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Student Film Debuts at Big Eddy Film Festival

By Edmund Carlton & Kelly Adams

Haywire, a student-created short film screened as part of the Big Eddy Film Festival, was a project born out of necessity. After a year of experiencing a world truncated by the realities and fears of the pandemic, the students at The Homestead School were champing at the bit to express themselves creatively. Haywire afforded our students a variety of mediums for this self-expression. Some students had their voices heard through the creating and writing of the screenplay, others were sparked by the opportunity to engage with the technologies necessary to create/film the project, while others took eagerly to the stage provided by the camera to perform the story.

Haywire showed at Bethel Woods on October 2, 2021 as part of the Rural Shorts program.

“Screenwriting was something I’d never done before, and it was definitely fun. It was a good experience to learn about everyone’s talents as we put together the movie.”

Gabriel Almonte, Homestead student
Haywire Film Poster
– Art by Quyen Mundy, 7th Grade

The rousing success of this project can be attributed to the level of creativity living within our students as well as the magnetic pull of digital media work. “I grew from the experience and learned more about filmmaking, which is something I’ve always been interested in,” said eighth-grader Thomas Caputo. Student director, Alyena Galvin-Bliefernich said, “Even though it was challenging, this experience opened me up to a whole new world.” For Skye McShane, being behind the camera was, “a life-changing experience.”

7th Grade student, Skye McShane, behind the camera.

This new world is one we’re expanding upon on the Homestead Collaborative College High School (CCHS) campus. Haywire represents a starting point in our greater and more diversified mission. As our students graduate to the CCHS campus, a new Digital Media department is available to them. Students will have the mediums of audio and visual production accessible as they navigate the ambitious curriculum at CCHS. Through the creation of documentaries, narrative stories, video art, short films, news clips, live visuals, and podcast-style radio shows, students will be able to present and organize information in stimulating and exciting ways.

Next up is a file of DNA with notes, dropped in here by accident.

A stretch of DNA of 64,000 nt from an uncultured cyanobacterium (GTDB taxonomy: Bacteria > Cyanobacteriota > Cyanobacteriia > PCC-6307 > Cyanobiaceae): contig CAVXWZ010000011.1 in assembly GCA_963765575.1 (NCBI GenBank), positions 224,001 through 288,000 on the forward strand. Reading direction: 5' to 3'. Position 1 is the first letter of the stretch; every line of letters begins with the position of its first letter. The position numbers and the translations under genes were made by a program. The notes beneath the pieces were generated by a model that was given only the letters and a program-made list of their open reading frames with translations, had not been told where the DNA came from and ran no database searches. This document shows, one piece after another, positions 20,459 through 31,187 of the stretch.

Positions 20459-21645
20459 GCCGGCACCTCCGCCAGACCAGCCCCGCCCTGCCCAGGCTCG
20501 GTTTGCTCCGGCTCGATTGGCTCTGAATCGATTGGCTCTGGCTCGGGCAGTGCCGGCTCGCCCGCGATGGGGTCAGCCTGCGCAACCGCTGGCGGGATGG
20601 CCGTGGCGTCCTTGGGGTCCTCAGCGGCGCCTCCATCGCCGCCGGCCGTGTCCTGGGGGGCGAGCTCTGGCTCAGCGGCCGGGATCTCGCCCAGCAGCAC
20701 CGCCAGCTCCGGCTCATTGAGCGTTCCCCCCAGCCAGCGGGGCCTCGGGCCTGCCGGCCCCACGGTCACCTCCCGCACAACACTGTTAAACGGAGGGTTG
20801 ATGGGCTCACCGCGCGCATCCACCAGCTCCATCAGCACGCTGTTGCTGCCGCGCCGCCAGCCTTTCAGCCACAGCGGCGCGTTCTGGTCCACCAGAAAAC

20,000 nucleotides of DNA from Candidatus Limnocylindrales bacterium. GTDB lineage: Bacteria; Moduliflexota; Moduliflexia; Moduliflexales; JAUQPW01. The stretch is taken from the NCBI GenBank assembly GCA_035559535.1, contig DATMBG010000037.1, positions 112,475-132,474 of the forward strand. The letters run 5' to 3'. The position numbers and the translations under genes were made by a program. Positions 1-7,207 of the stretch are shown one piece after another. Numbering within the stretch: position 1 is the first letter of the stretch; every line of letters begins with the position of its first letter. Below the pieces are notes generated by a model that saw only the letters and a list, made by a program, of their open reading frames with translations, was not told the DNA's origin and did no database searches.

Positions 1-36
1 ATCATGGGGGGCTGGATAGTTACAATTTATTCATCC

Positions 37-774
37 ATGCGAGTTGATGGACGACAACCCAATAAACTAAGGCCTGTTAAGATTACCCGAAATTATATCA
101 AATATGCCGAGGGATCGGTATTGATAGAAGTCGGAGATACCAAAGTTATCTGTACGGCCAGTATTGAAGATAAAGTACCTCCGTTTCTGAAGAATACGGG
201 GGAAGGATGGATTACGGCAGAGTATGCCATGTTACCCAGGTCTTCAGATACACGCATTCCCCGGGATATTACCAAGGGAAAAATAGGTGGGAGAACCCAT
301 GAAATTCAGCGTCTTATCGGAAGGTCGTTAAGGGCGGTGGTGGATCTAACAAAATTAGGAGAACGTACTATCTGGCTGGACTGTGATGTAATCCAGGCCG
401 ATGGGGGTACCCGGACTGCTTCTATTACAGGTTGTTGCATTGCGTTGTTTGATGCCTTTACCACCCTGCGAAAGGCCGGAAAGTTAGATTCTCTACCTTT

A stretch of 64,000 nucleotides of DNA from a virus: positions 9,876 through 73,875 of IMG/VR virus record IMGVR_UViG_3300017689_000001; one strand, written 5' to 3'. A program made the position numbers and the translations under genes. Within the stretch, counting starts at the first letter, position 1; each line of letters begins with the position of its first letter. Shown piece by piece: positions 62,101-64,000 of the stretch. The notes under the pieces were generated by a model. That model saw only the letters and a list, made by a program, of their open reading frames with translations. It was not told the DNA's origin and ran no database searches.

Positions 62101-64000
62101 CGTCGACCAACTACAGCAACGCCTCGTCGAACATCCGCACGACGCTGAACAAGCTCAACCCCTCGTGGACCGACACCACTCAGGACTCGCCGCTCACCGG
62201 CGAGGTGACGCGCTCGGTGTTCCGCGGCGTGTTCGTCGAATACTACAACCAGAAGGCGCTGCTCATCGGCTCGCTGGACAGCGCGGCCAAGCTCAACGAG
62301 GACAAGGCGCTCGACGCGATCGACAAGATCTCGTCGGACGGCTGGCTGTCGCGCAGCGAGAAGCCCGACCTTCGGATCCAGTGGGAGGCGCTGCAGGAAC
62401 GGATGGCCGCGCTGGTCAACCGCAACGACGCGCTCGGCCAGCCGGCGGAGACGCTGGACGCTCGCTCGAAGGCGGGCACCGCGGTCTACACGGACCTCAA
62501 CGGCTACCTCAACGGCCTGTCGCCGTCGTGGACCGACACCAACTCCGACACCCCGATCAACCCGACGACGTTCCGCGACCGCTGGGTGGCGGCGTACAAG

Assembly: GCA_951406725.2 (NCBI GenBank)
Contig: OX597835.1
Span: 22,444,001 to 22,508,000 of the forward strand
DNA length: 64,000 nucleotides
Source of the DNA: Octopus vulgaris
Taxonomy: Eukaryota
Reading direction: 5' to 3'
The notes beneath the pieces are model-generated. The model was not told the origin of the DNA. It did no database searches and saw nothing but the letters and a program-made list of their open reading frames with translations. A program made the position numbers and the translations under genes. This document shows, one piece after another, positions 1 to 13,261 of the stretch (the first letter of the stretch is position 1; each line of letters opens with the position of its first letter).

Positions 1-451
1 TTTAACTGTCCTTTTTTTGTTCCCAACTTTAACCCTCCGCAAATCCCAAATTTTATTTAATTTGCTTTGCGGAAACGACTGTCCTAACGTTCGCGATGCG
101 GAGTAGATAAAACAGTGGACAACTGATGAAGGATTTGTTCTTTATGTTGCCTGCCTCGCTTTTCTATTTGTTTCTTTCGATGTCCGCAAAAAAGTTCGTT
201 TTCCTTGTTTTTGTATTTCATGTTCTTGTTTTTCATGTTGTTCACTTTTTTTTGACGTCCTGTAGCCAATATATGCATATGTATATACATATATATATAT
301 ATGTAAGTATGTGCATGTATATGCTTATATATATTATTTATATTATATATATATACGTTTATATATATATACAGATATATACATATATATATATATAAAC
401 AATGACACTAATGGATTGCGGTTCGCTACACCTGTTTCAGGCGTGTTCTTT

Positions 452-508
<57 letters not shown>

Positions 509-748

Zarah Cabañas instructs on lighting setup during an Intro to Videography class at the CCHS Digital Media Lab.

Zarah Cabañas, Homestead Digital Media teacher says, “At the end of their years at CCHS, our expectation is that students will be well-versed in presenting themselves, their community, and their world through the ever-changing lens of digital media. We’re teaching students how to expand upon what already exists so they can create work that expresses their authentic voice.” The future holds limitless possibilities for our CCHS community and we expect many more film festival entries in the years to come!

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Mary Keller, parent

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2019-10-18T12:02:05-04:00

Mary Keller, parent

Well prepared for High School With an inspirational staff that sees and meets the needs of each student and an emphasis on self and social responsibility, the Homestead Middle School program produces graduates remarkable for their poise, maturity, and intellectual curiosity. My son entered high 
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